So how will agreements with NADOs work? ‘The idea behind the ITA’s agreements with NADOs is the promotion of an efficient cooperation between anti-doping stakeholders’, explains the spokesperson. ‘The objective is to ensure the sharing of information and intelligence, and to foster synergies between national-level and international-level anti-doping programs. Other areas of cooperation include anti-doping education and the delivery of outreach activities. Finally, under these agreements, a proper legal framework allows the ITA and NADOs to cooperate on sample collection.’
So, does any of this risk affecting the delicate balance of power between sport and governments in fighting against doping in sport? ‘Again, as mentioned, the purpose of establishing agreements with NADOs is to create synergies between them and the ITA and increase our collective efficiency’, writes the spokesperson. ‘It has nothing to do with carving out the NADOs nor governments’ prerogatives. Therefore, the ITA has no intention to erode government influence over anti-doping.
‘Public authorities are key stakeholders in the fight against doping and their involvement is required insofar as doping poses a serious threat to public health. Public authorities invest significant resources in their respective NADOs and the financing of WADA. It is therefore also ITA’s objective to promote efficiency and thus ensure that public funding serves the fight against doping and the equal treatment of athletes. The ITA is keen on cooperating with all relevant public authorities, in particular in the areas of prevention & education, research, investigations and the manufacturing and trade of illicit substances.’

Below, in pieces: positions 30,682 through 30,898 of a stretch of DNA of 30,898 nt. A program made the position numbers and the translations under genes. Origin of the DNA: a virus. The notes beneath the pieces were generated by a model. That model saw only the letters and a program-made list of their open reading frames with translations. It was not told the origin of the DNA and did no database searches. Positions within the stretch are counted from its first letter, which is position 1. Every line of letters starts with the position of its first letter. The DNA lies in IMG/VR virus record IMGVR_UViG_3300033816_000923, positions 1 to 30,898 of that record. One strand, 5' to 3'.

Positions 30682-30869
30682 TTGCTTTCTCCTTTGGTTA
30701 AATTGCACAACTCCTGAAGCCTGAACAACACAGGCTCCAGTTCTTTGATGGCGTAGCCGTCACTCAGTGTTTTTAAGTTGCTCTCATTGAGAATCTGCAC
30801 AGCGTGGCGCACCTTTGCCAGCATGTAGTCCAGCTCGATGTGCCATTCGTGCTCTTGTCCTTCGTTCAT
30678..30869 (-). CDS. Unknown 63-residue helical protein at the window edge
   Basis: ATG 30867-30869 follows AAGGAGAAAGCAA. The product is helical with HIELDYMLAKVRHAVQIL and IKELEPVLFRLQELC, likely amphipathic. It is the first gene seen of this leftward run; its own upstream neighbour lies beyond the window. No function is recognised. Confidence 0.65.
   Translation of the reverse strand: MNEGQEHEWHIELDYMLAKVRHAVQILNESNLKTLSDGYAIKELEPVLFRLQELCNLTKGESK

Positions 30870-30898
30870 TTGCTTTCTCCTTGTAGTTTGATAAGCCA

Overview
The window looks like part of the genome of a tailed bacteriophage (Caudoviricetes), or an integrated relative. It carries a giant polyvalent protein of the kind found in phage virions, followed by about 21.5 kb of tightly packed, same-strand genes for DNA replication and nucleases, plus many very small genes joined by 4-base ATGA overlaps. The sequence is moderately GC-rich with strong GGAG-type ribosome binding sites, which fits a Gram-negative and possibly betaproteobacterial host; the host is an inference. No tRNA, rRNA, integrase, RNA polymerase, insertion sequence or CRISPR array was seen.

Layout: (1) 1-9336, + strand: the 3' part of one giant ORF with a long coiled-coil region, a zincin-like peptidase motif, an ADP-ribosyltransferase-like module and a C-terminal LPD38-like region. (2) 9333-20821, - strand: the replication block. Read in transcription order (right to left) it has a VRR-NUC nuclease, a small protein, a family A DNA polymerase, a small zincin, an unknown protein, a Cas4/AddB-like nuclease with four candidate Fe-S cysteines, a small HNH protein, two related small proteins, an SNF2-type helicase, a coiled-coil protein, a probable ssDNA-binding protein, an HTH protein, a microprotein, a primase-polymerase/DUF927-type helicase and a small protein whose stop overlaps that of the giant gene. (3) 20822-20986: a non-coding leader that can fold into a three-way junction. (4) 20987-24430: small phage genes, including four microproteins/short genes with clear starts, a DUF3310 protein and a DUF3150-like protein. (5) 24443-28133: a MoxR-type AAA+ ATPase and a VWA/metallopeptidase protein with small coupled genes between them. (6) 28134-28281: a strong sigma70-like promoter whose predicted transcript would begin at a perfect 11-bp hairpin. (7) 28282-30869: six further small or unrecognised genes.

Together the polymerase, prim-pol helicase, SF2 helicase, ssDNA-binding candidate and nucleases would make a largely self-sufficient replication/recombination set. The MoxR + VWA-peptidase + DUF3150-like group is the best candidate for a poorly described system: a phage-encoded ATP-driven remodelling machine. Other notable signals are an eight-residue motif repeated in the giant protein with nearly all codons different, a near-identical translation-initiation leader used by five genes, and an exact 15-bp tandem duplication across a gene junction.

NADOs are currently responsible for testing at a national level and in some cases, international competition. For example, it is common for the host country’s NADO to be responsible for testing at international events. Due to the corruption that occurred at the Sochi 2014 Winter Olympics, it does appear as if this function is being stripped from NADOs.
‘One of the key pillars behind the establishment of the ITA is the removal of actual or potential conflict of interests in the fight against doping’, explains the spokesperson. ‘The Olympic Movement endorsed the principle that anti-doping should be made independent whereby testing is made free from any national or political interests. In addition, a key principle underlying the establishment of the ITA was that testing in particular should be harmonious across countries and sports so that all athletes are confident that they are treated equally. Today, the diversity among NADOs and sports organisations means that athletes are not treated equally or subject to the same testing programs depending on the country they come from or the sport they play. The ITA offers the advantage of overseeing independently anti-doping programs worldwide and, therefore, to submit all athletes, whatever their sport or country, to the same procedures, guidelines and standards.’
Whether this creates the perception of a dual system, whereby some ADOs are viewed as not as effective as the ITA, is open to debate. Recently, the IOC announced that it would reinstate weightlifting into the programme for the Paris 2024 Olympics, so long as the International Weightlifting Federation (IWF) appointed the ITA to conduct its testing.
Whether or not it was the IOC’s intention, this creates the perception that the IWF is operating a substandard anti-doping programme. However, it could be the case that doping is more prevalent in weightlifting because it is more effective in enhancing performance than in other sports. If that is the case, there is an argument that the IWF’s testing programme isn’t to blame.